Last week’s post was about Chipsu (チップス), so this week I need to start with す (su). Thank you for all your suggestions: japanaustralia with sukiyaki (すき焼き / a Japanese dish with beef), suika (スイカ / watermelon), sumi (墨 / ink), supōtsu (スポーツ / sport) and suzume (すずめ / tree sparrow), and ラマタ with sumo (相撲). They were all great suggestions! In the end, thinking I probably shouldn’t write about food for a third week running, I decided to write about…
Suganuma (すがぬま / 菅沼)
Many of you will have heard of Shirakawa-go and possibly Gokayama, and know them as a beautiful UNESCO World Heritage Site in Japan (yes, two places, one World Heritage Site). But how many of you have heard of Suganuma? Suganuma Village is one of the main attractions of Gokayama, which is a neighbouring region to Shirakawa-go. Whilst Shirakawa-go is really famous, not a lot seems to be written about Suganuma, and I’ve not been there myself. However, having looked into it and done a bit of research, it seems like just as lovely a place as Shirakawa-go.
As you can see on the map above, the other main tourist attraction in Gokayama, besides Suganuma Village, is Gokayama Gassho no Sato. The two areas are connected to each other by a tunnel. Gassho no Sato has a number of traditional farmhouses, but no one lives in them these days. Instead, they are used by school groups who stay overnight in the houses to experience activities from traditional Gokayama life.
When I began my research, I was first curious to know the kanji for Suganuma and how to write Suganuma Village in full. I learnt that Suganuma is written 菅沼. The first kanji, 菅, means “sedge”; any rushlike or grasslike plant of the genus Carex, growing in wet places. The second kanji, 沼, means “swamp” or “bog”. Village, in the case of Suganuma Village, is written 合掌 (gasshou) 集落 (shuuraku). “Gasshou” is the word for the particular kind of triangular thatched roofs you can see in this area, and “shuuraku” means “village” or “settlement”. So, Suganuma Village is written: 菅沼合掌集落.
Suganuma Village (bundled together with Gokayama and Shirakawa-go) was designated a UNESCO World Heritage Site in 1995. All of the houses in Suganuma (nine in total,including two that were built in the Edo era) have been well preserved, and some of them have become restaurants, minshuku (budget inns) and museums.
As I mentioned above. the houses in this area are famous for their unusual triangular roofs, built in the style known as gassho-zukuri (合掌造り). Gassho-zukuri means “prayer-hands construction”, and is named because the steeply slanting roof resembles two hands joined in prayer. I won’t go into too much detail about this construction style today (maybe I’ll save that for another post when I need a “ga” word!). However, if you’re keen to know more now, click here for a great website that gives more detail about Gassho-style architecture.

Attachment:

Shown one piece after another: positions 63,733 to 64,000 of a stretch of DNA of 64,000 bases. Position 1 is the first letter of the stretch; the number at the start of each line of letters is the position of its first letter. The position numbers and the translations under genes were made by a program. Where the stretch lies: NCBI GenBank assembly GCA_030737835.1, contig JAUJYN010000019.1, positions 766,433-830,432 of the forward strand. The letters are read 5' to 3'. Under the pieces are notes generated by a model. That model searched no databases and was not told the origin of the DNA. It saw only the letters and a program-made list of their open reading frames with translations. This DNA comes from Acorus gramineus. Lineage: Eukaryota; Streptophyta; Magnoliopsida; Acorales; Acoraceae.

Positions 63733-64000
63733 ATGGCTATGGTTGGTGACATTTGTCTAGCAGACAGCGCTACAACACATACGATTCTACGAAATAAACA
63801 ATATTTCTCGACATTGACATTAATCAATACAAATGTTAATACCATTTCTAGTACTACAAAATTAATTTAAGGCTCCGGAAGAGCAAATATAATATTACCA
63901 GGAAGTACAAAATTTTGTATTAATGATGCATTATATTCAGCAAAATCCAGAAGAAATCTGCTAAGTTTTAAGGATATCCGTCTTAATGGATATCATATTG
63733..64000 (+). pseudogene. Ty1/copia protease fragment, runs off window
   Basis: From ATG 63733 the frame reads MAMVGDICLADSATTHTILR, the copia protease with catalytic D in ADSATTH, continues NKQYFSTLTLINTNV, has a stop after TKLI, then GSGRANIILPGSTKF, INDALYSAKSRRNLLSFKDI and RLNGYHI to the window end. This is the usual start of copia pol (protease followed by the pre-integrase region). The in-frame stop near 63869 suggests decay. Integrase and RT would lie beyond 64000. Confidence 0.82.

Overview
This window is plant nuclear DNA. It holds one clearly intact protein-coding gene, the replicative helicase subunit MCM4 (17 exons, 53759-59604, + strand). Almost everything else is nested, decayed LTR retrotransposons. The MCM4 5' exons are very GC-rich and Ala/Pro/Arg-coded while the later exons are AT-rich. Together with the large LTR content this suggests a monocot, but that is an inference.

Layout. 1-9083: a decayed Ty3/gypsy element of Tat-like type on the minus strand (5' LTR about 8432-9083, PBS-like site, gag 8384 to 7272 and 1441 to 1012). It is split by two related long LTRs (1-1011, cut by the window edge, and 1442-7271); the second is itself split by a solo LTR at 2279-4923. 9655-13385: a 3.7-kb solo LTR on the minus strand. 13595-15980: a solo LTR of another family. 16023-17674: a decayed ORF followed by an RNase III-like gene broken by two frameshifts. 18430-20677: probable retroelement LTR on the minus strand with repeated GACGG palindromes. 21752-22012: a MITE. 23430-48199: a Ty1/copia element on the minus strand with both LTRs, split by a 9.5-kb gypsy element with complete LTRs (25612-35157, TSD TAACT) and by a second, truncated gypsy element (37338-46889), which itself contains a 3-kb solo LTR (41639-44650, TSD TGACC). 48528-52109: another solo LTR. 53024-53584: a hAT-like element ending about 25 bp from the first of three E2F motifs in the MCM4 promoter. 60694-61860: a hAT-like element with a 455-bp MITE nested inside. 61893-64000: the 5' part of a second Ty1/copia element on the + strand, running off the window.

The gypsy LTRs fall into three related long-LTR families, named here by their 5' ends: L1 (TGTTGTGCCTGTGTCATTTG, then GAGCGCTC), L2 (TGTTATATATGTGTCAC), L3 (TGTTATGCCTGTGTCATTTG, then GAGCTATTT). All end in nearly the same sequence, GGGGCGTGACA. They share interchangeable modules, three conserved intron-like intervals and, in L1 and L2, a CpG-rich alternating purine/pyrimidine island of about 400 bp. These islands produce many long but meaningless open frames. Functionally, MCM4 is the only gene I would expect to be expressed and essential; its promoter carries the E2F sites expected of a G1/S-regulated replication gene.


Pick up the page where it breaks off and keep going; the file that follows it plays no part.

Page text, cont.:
Suganuma Village is located beside the Sho River, surrounded by the Yukimochirin mountainrange. Apparently, some of the trees in this area were planted to stop potential snowslides, so it is forbidden to cut down them down. The scenery here is truly breathtaking (from what I’ve seen and heard) and this area is a great place to visit to get away from the hustle and bustle of the city to enjoy rural life.
The Gokayama region is made up of three different villages: Taira, Kamitaira, and Toga. Suganuma Village is located in Kamitaira. While Shirakawa-go is in Gifu Prefecture, Gokayama is actually in Toyama Prefecture. If you want to visit Gokayama and Suganuma Village, the best way is to take the bus from JR Takaoka Station, and get off at the Ainokuraguchi bus stop. The bus journey takes about 1 hour and 45 minutes. Alternatively, if you’re coming from Shirakawa-go, you can just take the bus from Ogimachi (Shirakawa-go’s largest village) straight to Suganuma, which takes about 30 minutes. For more information about travel, click here. Shirakawa-go is a great place to visit, but if you want to try something even more authentic (with less tourists, shops etc), I think Suganuma might be your place! If you’re planning to stay overnight, don’t forget to book in advance. You might find what you’re looking for at www.japaneseguesthouses.com (although searching for “Suganuma” itself didn’t bring up any results when I tried).
Finally, although this post is about Suganuma, I was inspired to write it because of a blog post I saw about Shirakawa-go recently. There are some really gorgeous photos here, so I wanted to share it with you all: Life to Reset – World Heritage Site of Shirakawa-go.
Suganuma (すがぬま) ends with ま (ma), so next week I will be looking for a noun beginning with “ma”. If you have any suggestions, please leave them below and I’ll give you a mention next week! And, don’t forget, no words ending in ん! (^_^)v